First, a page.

Patrick Henry married again after a suitable period of mourning in 1777. His second wife bore him another 11 children and survived. He will die next year in 1799 at his home on Red Hill Plantation in Campbell County. (How he knows this, he didn’t say!)

You too can have the pleasure of an audience with Patrick Henry thanks you YouTubers. I wish I had been close enough to take a video but I got there too late for a good seat.

This is a great program and I recommend visiting with as many nation builders as you can. Thomas Jefferson is still my favorite but Patrick Henry is wonderful too.

 

Colonial Williamsburg: Historic Trades Part 3

Shoemaker

The firm of George Wilson, who moved to Williamsburg from Norfolk, Virginia in the late 1760s. In 1773, George Wilson specialized in “Boots and Shoes for Gentlemen.” Boot making was considered the most sophisticated and prestigious branch of the trade. It followed a centuries-old tradition. The making of boots and shoes for men and the making of shoes for women were separate pursuits.

Shoemaker and apprentice explain the process of making shoes

Shoemaker and apprentice explain the process of making shoes

Men could select shoes from a stock of “sale shoes” in popular-styled, already-sized shoes. Alternately, if his feet were an unusual size, he could order a pair made order, which required a day’s wait. The firm’s specialty was boots for riding. Wilson’s sister-in-law was the proprietor of the shoe factory of Mary Wilson and Company.

Apprentice demonstrating process of working leather into shoes

Apprentice demonstrating process of working leather into shoes

The chart on the wall shows the prices of goods sold.

handwritten price chart on wall

The chart on the wall shows the prices of goods sold.

Printing and Binding Office

The printer spent hours just to produce a newspaper or book. Setting type for one page of the weekly newspaper required 25 hours of hand labor.

Printer using large wooden printing press

Printer demonstrating hand press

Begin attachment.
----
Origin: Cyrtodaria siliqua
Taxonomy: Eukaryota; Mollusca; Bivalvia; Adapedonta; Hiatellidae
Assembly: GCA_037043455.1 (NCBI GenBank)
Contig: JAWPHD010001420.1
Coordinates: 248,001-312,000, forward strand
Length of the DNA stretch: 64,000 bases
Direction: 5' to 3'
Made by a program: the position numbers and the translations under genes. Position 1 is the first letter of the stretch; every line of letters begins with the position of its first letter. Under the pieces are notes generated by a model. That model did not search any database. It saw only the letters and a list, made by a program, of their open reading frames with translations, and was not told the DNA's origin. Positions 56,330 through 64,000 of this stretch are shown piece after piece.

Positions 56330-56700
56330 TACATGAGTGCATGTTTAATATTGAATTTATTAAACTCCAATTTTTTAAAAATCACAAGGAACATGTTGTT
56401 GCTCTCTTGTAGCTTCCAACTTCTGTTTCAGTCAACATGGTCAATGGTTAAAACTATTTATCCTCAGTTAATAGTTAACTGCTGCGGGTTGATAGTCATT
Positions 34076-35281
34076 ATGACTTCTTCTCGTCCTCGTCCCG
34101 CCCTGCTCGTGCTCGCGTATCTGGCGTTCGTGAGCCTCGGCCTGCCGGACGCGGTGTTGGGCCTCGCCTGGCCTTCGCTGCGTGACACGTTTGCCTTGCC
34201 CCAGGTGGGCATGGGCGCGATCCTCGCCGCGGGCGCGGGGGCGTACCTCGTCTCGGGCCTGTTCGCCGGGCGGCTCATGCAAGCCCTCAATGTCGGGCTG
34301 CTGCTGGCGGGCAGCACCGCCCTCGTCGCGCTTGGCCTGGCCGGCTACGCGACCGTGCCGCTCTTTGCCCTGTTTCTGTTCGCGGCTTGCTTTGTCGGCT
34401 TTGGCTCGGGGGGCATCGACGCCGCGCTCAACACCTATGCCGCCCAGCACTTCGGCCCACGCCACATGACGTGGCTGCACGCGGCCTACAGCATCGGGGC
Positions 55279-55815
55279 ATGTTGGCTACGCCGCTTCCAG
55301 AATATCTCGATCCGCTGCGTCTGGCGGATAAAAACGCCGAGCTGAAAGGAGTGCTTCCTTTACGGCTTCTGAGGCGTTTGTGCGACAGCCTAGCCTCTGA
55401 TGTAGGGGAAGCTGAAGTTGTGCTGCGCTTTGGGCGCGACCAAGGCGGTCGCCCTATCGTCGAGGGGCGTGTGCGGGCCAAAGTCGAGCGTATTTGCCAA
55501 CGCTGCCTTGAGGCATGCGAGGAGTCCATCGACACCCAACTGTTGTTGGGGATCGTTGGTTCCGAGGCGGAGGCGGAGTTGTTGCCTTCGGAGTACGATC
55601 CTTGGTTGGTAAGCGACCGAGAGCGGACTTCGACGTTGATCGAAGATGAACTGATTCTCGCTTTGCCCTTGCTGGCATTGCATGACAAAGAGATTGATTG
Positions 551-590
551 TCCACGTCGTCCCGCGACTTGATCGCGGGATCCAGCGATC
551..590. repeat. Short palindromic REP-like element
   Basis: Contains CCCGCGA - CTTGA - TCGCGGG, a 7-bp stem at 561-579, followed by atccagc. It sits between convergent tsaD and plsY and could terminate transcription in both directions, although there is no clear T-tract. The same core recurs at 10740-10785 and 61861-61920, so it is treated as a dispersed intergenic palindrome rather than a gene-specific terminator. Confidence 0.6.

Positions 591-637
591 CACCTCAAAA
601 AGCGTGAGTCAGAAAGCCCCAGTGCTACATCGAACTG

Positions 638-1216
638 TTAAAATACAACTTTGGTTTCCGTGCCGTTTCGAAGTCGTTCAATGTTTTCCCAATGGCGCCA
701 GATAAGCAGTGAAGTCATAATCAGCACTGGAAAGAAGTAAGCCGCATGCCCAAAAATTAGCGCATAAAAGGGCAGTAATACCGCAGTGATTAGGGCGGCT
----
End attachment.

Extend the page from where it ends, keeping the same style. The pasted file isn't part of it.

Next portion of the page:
The type is set in the galleys backwards, locked into the chase and secured. Learn more about the process of printing  Colonial Williamsburg Almanack

In the 18th-century the book binding office served as a stationer’s, a post office, an advertising agency, an office supply shop, a newsstand, and a bookbindery. It sold magazines and books, maps and almanacs,and even sealing wax!

Bookbinding office books

The place to buy your paper goods

Books were sold unbound. Customers liked to choose their own bindings to show off status and wealth or to personal tastes. Here you could have a book bound from start to finish.

large wooden bookbinding tool

tool of the trade

Groups of printed pages or signatures of four, eight, 12, or 16 pages contained two or more pages on each side of a sheet. When folded and cut the signatures presented the text in the proper order for binding.

A bookbinder compiled the signatures and beat them with a heavy hammer to make the sheets lie close. He arranged them on a sewing frame and stitched them together at the back fold with linen thread. As he sewed, he looped the strands around thick hemp cross threads, which created characteristic horizontal ridges across the spine and unified the assembly. were laid on a sewing frame and stitched to cords at the back fold with linen thread. These cords formed horizontal ridges across the spine

The book binder demonstrates sewing a book.

 

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Colonial Williamsburg: Historic Trades Part 2

We wandered over to the blacksmith shop to learn how it operated during the time of the Revolutionary War. The blacksmith shop doesn’t really interest me specifically. I have seen two other pre-Industrial blacksmith shops before this one and the process is basically the same.